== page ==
Brussels World and International Exhibition 1910

Works of Art, Scientific Works and Products of Industry and Agriculture of all Nations

April 23, 1910 - November 1, 1910


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Canada

Canada at the Exhibition Brussels 1910

The Canadian participation is one of the most beautiful and interesting, especially for an overpopulated country like ours.

The directors of the exhibition, Colonel William Hutchison, Commissioner-General, and Thomas Côté, Assistant Commissioner-General, and the officials assisting them, set out to show the inhabitants of Belgium the immense natural resources of Canada, and they have succeeded fully in doing so. By means of the products exhibited, the indications accompanying them and the suggestive tables which complete the whole, one can form an exact idea of Canada, one of the granaries of the world and one of the richest deposits of minerals in the universe.



A vast empire could be built on the part of the globe which Canada covers. It comprises the northern half of the entire continent of North America. Its area is 3,745,574 square miles, almost the size of the whole continent of Europe. In this immense territory could fit fourteen Austria-Hungary. It is eighteen times the size of Germany; eighteen times the size of France; forty-four times the size of Italy, and two hundred and thirty-four times the size of Switzerland. Canada is as large as the United States with the American dependencies of Hawaii and the Philippine Islands.

The number of people that Canada can support is so great that it is impossible to form an exact idea at present, and one must still remain in the realm of conjecture. It could house and support as many millions of people as there are in India or China. It is a country of vast plains, splendid forest areas, lofty mountains, majestic rivers, immense lakes, deep and safe havens and a healthy and invigorating climate.

From east to west, Canada is three thousand miles long; from south to north, fifteen hundred miles. It extends from the latitude of the Mediterranean in the south to the Arctic Ocean.

South of Canada is the United States. For a distance of almost three thousand miles, these two countries border each other. Canada is bounded on the west by the Pacific and Alaska, on the north by the Arctic Ocean and on the east by the Atlantic Ocean.


There are 7,600,000 Canadians. A census is taken every ten years in the country under the direction of the government. The last one was taken in March, 1901. It showed the population at that time to be 5,37 1,3 1 5. In the nine years since that count there has been a considerable increase. Immigration from Europe and the United States has been constant. There has been virtually no emigration from Canada to the United States, although in the past this movement of population was constant. Thus the Dominion has benefited from all the natural increase of the nine years.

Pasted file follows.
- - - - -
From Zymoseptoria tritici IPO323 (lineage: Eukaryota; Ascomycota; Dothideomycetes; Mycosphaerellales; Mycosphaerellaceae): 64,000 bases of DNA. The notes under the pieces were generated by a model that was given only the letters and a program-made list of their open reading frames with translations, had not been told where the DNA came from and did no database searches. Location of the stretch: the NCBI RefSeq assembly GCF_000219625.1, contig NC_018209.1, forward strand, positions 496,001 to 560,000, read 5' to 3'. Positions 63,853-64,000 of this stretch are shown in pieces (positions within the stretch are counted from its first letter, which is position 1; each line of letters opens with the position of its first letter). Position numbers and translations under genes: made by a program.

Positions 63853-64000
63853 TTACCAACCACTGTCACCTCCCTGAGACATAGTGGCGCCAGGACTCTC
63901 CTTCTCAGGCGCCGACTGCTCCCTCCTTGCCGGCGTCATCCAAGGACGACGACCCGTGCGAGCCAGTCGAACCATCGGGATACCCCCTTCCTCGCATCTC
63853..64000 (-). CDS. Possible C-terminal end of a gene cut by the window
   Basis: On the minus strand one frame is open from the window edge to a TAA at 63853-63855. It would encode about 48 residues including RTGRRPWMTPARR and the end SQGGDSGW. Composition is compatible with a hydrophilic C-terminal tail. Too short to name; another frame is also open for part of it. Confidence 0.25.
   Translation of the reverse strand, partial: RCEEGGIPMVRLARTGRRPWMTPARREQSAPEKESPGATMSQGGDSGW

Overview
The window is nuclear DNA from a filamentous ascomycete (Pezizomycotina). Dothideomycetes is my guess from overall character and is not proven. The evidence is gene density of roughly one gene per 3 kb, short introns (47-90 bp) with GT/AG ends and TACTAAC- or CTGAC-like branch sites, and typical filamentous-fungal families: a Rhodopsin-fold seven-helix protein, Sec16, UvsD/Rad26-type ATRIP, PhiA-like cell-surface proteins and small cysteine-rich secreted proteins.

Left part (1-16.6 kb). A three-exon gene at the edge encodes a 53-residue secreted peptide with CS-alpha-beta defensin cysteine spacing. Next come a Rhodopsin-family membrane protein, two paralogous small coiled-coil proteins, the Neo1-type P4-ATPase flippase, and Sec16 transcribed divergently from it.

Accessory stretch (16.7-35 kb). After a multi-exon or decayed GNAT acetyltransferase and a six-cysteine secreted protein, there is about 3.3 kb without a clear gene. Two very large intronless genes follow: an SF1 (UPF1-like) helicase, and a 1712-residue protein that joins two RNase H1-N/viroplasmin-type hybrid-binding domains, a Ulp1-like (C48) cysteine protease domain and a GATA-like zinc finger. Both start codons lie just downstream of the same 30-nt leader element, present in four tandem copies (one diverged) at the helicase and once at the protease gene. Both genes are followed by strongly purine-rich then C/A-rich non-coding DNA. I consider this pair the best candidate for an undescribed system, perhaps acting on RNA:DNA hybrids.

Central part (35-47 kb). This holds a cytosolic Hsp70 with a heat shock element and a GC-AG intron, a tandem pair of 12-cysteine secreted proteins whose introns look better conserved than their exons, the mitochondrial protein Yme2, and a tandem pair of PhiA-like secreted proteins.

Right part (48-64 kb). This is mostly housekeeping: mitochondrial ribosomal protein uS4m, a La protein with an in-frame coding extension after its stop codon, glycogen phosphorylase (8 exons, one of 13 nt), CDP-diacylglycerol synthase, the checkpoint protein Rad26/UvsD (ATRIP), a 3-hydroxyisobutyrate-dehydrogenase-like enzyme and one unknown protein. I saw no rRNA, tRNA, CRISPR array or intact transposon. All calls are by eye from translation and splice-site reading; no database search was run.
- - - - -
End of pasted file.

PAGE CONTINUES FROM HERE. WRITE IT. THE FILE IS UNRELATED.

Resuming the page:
Canada is a very new and at the same time very civilized country. The large, colourful, transparent photographs and interesting paintings which contribute so nicely to the decoration of the section present it in both these aspects.

On the one hand we see immense hotels of beautiful appearance, bridges, quays, prodigious works of art, immense ships serving the great lakes, lifts, brickworks, paper mills, enormous mine buildings; on the other hand, the vast fields, the large crops, those opulent orchards which are gaining every day on the ancient savagery, the exuberant forests, the grandiose landscapes of a strangely impressive character.

In the centre of the section are gathered the agricultural machines and the characteristic products of the region are set up as trophies. One of these trophies consists of anthracite, mica, asbestos and nickel. These four minerals are the pride of Canada. The production of nickel, in particular, is its prerogative; it supplies nine-tenths of what the whole world consumes.

But one must go around the section and stop in front of the big lodges which give such a complete idea of Canadian production. Panoramic views at the back of each one help to demonstrate its different types of activity.

In the first, the cultivation of grain is represented: the farm, the harvesting, the collection, all the work that is incumbent on the farmer until he brings his wheat to the elevator, where he is given a receipt for it, which he can negotiate as he pleases: for, from the elevator, where the grain of the region is stored, the transport and sale are no longer his concern. It is a matter for a special commercial organisation. The principle of the division of labour is still observed in America.